In the media

These Disaffected Workers Will Decide Who Becomes the Next President

Tamara Draut

I’ve been talking to the new working class — people who overwhelmingly work in America’s ever-expanding service sector — as part of the research for my new book,Sleeping Giant. Unlike the previous industrial-based working class, today’s home health workers, janitors, retail salespeople and fast-food clerks are more female and more racially diverse — and they mostly clock into jobs without the support or protection of a labor union.

As manufacturing jobs got shipped overseas, the working class shifted from “making stuff” to “serving people.” The longstanding “others” in our society — women and people of color — became a much larger share of the non-college-educated workforce. Their marginalized status in our society carried over into the working class, making it easier to overlook and devalue their contribution.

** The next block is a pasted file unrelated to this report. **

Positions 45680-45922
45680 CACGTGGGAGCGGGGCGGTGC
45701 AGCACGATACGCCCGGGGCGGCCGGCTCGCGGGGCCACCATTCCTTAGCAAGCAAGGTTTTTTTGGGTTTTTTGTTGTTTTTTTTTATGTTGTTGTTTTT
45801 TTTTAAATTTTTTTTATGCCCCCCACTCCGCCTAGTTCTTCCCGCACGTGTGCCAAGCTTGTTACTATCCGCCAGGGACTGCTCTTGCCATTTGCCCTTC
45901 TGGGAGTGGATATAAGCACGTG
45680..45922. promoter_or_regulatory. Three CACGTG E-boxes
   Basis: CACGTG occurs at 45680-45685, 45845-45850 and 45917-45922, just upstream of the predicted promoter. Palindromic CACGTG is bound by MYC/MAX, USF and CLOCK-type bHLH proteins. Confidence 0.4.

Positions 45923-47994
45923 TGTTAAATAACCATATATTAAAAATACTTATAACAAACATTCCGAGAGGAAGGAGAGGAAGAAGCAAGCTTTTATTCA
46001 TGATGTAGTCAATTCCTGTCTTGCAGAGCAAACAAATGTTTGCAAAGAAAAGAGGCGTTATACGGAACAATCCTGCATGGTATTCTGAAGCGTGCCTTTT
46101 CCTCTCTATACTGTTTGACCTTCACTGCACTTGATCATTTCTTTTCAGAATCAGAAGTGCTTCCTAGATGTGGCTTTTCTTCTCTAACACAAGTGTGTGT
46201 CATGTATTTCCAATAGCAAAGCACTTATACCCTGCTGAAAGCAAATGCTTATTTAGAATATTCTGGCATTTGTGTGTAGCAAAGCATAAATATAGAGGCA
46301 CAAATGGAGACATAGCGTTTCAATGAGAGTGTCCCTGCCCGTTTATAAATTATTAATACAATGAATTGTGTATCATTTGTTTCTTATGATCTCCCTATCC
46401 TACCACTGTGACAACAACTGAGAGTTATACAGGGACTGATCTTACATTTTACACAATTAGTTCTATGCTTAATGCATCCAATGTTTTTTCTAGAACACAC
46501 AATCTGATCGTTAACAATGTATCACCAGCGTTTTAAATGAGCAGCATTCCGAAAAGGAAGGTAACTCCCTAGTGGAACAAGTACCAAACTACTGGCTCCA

But today’s working class is no longer sitting on the sidelines. Through movements including The Fightfor15 and Black Lives Matter, this new working class has reignited a debate about economic and racial inequality. Winning minimum wage increases in 15 states in just two short years is only one example of how the working class is shaking up politics as usual.